Underfoot Underdock

The underside of the ore dock in winter. Snow drifts across the dock from the frozen lake.

Gauges

Below the pressure gauges are rows of little pipe fitting drawers.

Have One

My favorite shot of 2011; a rusty mold for a heart-shaped glass candy dish in its natural environment, so to speak.

The Three Hundreds

This is the far interior of the hotel, where the darkness made the shag carpet seem to move whenever the trees outside swayed. That is to say, constantly.

Thunder Bay Elevator

Thunder Bay Elevator, now stands without a headhouse. Around the silos, a few shacks still stand.

Profile – (C)SUBSTREET

Sunset came fast, and when the good light died inside the Industrial Loft, I walked around the back to find the whole complex glowing.

Big Dipper and Duluth

Looking toward Duluth from the top of a Dock 1 light tower. NP Dock 1 is on the left… an earlier competitor to Allouez. The stars reflect on Lake Superior.

Tunnel Cart

A light-painted portrait of one of the few remaining carts that moved everything from fresh eggs to soiled laundry through the tunnels.

Dock Light Shadows

The dock is still lit at night and it casts shadows over the rust-welded ore doors.

Bayard Mill

Bayard Sugar Mill, as seen from the old power plant

Silo Door

After demolition in the mid 2000s, this interior door became exterior. I remember walking through the car shed as a teenager. It was a shortcut, if I didn’t get caught.

Steeple Sunrise

Here’s the church, and here’s the steeple; Open the door and see all the people; Here’s the parson going upstairs; Here he is saying his prayers…

Stair Landing

The gothic landing between balcony and classroom level and the ground floor.

Powder Kegs

These aluminum powder kegs were forgotten in storage.

Nitrating House

The nitrating house was a chemically dangerous place, so it had thick metal and concrete shield for every station right next to an emergency shower.

Banksy Ripoff

At this junction where Brewery Creek gets a breath of fresh air stands a kid holding a paintbrush: a Banksy (famous graffiti artist) ripoff.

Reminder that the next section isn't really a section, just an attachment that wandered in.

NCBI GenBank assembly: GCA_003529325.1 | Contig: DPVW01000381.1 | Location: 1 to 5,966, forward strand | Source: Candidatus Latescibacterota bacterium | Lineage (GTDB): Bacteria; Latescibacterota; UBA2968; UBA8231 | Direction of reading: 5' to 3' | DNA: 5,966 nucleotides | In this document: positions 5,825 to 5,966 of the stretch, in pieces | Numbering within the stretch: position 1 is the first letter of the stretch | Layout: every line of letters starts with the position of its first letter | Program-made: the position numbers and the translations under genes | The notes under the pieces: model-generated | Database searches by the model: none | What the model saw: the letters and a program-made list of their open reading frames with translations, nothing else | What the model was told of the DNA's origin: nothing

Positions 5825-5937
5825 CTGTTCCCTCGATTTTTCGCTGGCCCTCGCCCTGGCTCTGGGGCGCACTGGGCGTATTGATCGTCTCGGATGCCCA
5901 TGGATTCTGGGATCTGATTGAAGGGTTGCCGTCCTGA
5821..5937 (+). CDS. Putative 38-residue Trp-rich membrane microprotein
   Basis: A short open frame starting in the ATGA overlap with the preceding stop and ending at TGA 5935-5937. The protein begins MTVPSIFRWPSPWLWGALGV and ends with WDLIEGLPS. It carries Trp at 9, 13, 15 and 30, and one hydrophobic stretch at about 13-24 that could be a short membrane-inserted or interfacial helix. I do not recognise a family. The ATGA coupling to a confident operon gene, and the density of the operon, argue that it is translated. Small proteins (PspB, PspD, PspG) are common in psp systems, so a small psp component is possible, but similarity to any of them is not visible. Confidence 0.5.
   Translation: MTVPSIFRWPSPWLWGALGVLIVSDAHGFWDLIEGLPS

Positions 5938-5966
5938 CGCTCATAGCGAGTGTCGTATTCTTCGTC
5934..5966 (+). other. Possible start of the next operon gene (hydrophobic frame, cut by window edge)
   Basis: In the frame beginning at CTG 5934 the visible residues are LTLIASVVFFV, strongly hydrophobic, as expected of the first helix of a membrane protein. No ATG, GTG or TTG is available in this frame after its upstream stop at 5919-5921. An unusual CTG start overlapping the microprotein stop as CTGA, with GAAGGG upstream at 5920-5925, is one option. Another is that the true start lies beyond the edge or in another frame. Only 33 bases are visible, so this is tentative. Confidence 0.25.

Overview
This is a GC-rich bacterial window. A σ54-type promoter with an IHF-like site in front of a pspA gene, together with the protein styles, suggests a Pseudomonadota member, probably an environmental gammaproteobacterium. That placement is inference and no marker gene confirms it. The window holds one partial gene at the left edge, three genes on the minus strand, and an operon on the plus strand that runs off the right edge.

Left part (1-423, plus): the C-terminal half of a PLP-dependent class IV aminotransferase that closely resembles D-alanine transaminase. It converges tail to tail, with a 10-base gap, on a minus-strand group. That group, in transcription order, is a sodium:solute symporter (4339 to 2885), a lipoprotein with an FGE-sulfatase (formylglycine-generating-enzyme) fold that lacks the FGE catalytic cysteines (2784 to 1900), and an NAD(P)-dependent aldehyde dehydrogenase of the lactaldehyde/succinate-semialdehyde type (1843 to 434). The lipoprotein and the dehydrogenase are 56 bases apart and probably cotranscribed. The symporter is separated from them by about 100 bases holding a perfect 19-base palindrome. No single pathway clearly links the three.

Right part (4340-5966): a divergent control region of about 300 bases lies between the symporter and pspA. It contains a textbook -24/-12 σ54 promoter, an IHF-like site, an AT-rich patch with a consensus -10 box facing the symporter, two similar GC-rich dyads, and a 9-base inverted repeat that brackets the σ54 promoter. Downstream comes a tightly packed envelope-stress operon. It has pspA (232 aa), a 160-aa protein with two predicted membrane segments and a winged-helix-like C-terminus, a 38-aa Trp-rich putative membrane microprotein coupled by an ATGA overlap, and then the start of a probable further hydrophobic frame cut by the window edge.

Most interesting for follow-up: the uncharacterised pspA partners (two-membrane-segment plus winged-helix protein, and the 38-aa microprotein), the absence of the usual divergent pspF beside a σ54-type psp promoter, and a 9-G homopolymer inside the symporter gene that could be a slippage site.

Daisy Mill from Tanks

The building behind Daisy was demolished, leaving these tanks and a pointless conveyorway. Now it’s bricked (see over door near right corner of mill) and the tanks are exposed to the elements. There are a few holes in the area that have a healthy drop, so you should avoid the area.

Cracked Wall

I really like the way this high-ceilinged room is decaying. Well, decayed. It’s demolished now.

Rail Dock

This dock goes between loading bays (see glass brick walls) and the railroad.

Skylights

A view of the hallway outside of the auditorium.

Peeling Ceiling

The iron holding up the plaster ceiling is rusted to the point the weight of it is bending it right over.

Tower, After the Lightning Strike

The hospital was surrounded by walking paths that crisscrossed the front green, as it was called. Part of Kirkbride’s plan was to have ample opportunities for exercise outdoors–fresh air, especially cold fresh air, was thought to have curative properties.

Melchoir’s Tunnel

A tunnel connecting the two larger caves in the hill; those that Jacob vented in the rear. The vents are still extant!

We Have Arrived

The most pointless, beautiful and nuclear-bomb-proof catwalk I’ve been on to date. It goes between two high levels in its own bottom-lit concrete capsule in the center of the tallest, thickest building. Hang on, we’re riding this one out.

Dead-End Bridge

A bridge crosses the main street of the village; one that goes nowhere. Ambiguity intended.

Basement Kitchens

When Nopeming was affiliated with local farms, it often slaughtered its own livestock. This is the part of the hospital where food would be prepped, below the stage in the Service Building.

Nurse’s Station

This is one of the modern nurse’s stations where the last inpatients lived in the mid-2000s. The windows are thick shatterproof plastic. I am unsure why the suspended ceiling is missing.

Water Tower

The water tower no doubt made good scrap after it hit the ground.

Workshop and Parts

The workshop and parts room was full of light and meticulously sorted bolts, nuts, washers, gaskets, and all sorts of specialty hardware.

Cafeteria

The great entrance to the Service Building shows the detail once present in the old hospital.

Lighthouse Basement

The spiral staircase ends in the basement, where two oil tanks (for the lantern) and a freshwater tank (for the Keeper) were stored. The basement consists of two long arched vaults like this.

Entre

An unplanned skylight. It’s unclear why some parts of the building had wooden roofing, while others were highly reinforced with brick.

Old Tanks

Looking from the mill at the old transfer elevator’s steel tanks.

Radome Ruins

The remains of the site radar beside the command building.

Wort Cooler Silhouette

My favorite time to be in the brewery was sunrise. That’s the kind of light that made the brewhouse glow.